How to write: Abstracts

This post is the first in what will eventually be a series of posts on how to write a paper.

Besides the title, the first part of a paper that most people read is the abstract. An abstract can be thought of as similar to the blurb on the back of a novel. It’s a teaser designed to convince the reader to read the whole paper. Potential readers will use it to decide if they want to read the rest of the paper. It is used to understand what the paper is (supposed to be) about. It should give a quick over view of the paper, allowing readers to decide if the paper will likely meet their needs and is worth their time to read the rest.

This means that an abstract is a very important part of the paper as it’s the hook. If you can’t convince people that they should read your paper then people will never know about your ideas and no one will ever reference your paper. For this reason, it’s important to be very clear and very concise in your abstract.

Abstracts often have word limits around 150 words. This means there’s not a lot of space to be wordy. These words limits are great practice on how to describe your research concisely. You have no choice but to find a way to summarize (clearly) your paper in the fewest words as possible.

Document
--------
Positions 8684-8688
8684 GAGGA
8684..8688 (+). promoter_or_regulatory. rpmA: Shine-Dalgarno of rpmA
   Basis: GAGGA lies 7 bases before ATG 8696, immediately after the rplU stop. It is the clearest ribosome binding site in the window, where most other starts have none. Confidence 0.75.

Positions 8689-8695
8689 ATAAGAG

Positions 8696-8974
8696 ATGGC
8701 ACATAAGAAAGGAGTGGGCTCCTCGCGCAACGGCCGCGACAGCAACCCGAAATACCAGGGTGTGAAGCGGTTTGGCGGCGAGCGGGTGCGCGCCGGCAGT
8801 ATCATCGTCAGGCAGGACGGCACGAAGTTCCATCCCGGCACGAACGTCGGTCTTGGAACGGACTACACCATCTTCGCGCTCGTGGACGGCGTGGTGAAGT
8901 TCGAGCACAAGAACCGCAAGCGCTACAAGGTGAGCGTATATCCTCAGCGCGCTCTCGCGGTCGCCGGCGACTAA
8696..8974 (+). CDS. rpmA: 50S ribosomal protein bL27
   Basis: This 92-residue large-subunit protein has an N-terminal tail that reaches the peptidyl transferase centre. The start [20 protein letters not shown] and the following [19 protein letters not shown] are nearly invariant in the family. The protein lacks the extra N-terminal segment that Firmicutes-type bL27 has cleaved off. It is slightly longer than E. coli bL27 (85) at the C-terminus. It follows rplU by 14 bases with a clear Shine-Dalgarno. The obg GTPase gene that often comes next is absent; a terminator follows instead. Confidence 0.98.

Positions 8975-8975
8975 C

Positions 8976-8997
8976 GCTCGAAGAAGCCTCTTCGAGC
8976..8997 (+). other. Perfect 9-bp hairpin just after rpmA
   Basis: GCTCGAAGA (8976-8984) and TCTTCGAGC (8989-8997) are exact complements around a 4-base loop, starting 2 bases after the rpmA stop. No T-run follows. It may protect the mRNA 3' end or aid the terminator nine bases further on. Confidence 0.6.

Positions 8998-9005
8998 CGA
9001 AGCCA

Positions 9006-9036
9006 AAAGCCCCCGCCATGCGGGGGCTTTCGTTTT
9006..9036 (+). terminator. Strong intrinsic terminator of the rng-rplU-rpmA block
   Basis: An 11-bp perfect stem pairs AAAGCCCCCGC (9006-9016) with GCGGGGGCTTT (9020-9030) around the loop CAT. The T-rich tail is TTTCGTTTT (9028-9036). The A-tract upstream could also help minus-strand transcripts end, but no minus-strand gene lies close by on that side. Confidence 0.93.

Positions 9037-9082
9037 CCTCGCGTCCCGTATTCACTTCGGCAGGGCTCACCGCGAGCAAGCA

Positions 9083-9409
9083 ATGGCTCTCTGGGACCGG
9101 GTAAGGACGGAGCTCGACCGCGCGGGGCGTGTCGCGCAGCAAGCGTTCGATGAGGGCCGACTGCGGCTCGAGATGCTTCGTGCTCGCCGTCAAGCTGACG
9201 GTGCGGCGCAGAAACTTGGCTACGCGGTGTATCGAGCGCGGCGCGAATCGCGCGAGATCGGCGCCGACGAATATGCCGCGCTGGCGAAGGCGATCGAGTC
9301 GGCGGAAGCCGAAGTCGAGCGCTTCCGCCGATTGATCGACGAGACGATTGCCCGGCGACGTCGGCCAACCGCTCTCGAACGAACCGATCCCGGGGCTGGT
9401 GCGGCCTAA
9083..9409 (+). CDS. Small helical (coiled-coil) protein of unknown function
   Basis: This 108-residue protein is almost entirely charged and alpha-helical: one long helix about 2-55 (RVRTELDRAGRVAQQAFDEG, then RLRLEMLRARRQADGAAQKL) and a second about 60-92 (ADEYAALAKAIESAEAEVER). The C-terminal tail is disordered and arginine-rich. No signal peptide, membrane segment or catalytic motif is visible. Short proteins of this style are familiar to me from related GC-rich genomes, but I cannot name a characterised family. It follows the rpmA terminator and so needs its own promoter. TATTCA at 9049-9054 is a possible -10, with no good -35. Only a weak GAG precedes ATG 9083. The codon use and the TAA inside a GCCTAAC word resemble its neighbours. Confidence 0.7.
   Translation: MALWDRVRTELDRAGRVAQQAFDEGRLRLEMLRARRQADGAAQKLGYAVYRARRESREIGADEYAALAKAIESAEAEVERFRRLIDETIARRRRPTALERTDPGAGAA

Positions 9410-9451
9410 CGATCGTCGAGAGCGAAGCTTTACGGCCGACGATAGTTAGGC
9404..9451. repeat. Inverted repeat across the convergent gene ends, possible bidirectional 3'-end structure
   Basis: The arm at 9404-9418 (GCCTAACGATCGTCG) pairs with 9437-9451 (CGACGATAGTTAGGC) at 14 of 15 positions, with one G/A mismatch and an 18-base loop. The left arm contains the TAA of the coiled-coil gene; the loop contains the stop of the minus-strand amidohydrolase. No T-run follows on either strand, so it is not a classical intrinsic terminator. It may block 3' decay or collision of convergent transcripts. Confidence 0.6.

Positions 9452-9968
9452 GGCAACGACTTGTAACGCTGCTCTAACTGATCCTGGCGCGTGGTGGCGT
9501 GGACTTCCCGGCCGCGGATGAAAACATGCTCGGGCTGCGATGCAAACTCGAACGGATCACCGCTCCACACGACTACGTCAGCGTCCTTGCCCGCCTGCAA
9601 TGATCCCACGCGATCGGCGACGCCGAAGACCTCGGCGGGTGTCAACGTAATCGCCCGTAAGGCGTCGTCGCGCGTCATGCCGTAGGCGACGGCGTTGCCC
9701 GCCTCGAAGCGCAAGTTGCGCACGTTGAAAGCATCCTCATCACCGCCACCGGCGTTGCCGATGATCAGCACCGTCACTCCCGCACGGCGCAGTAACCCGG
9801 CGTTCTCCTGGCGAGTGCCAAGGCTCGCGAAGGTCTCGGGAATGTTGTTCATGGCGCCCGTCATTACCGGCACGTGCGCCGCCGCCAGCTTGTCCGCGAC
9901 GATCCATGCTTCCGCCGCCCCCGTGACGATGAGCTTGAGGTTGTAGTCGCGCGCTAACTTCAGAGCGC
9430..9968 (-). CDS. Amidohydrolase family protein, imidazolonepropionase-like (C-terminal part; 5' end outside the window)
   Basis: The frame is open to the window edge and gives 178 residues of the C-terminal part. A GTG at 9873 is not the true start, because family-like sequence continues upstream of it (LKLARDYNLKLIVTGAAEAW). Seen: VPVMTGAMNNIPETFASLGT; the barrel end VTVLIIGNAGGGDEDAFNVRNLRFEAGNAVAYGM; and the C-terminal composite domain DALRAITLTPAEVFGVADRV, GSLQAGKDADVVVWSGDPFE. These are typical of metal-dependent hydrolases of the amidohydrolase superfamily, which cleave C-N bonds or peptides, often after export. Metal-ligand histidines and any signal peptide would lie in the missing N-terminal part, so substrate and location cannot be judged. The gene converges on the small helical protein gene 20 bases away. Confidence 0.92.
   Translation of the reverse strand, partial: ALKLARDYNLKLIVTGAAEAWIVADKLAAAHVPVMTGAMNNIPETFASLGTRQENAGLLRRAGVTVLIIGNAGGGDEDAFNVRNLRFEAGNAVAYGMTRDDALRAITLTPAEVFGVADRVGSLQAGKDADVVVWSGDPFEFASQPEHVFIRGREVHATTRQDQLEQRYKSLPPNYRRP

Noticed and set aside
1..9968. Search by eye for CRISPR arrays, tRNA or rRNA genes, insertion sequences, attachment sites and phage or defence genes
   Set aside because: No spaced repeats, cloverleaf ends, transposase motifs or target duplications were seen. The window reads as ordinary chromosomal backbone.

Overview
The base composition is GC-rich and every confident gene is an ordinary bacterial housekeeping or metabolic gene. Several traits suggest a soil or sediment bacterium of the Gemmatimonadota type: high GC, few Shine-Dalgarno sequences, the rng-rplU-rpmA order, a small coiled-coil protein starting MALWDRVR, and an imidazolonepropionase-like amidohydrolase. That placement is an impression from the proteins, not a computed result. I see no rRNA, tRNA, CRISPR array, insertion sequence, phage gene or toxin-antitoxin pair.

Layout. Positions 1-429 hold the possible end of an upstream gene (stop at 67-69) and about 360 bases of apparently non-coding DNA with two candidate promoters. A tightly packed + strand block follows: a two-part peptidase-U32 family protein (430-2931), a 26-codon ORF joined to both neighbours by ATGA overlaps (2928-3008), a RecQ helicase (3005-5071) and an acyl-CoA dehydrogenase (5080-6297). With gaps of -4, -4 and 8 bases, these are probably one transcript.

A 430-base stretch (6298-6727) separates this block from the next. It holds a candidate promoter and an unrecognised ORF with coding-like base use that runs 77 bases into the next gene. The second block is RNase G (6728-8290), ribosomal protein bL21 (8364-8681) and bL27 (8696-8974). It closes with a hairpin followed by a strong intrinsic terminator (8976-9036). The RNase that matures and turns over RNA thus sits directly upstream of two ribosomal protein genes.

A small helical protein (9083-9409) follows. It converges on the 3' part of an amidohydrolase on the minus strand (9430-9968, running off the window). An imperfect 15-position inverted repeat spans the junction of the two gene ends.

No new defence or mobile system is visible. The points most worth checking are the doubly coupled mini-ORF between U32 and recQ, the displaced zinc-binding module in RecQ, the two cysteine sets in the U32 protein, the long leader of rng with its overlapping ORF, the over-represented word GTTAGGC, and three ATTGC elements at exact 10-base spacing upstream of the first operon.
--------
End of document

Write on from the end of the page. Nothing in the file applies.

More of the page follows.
When writing your abstract you should keep the following four questions in mind.

  1. What is your topic?
  2. Why is it important?
  3. What did you do?
  4. What are your results?

These questions give a general overview of your paper while also working to convince potential readers of its importance. They also provide an easy method to start writing the abstract, by writing a one – two sentence answer to each question. By sticking to one or two sentences you will have to be concise and can only focus on the absolute highlights.

Once you have answered all the questions above you can see how much space you have left. Based on that, you can decide if there’s other pieces of information that makes your paper sound more attractive that you should include.

While I do stress that your abstract should be as concise as possible, it is possible to go too far. If you’re given 150 words, make sure you use at least 100 of them. While you want to give the bare bones, you also want your paper to sound interesting and exciting. The abstract is a taste of the rest of the paper. You don’t want your paper to come across as boring or dry.

Finally, if there is any part of your research that is particularly exciting, new or novel, then make sure you mention it in the abstract. Remember, the abstract is there to convince readers that you’ve written a paper on an interesting topic, with interesting results, and that they should want to find out more.

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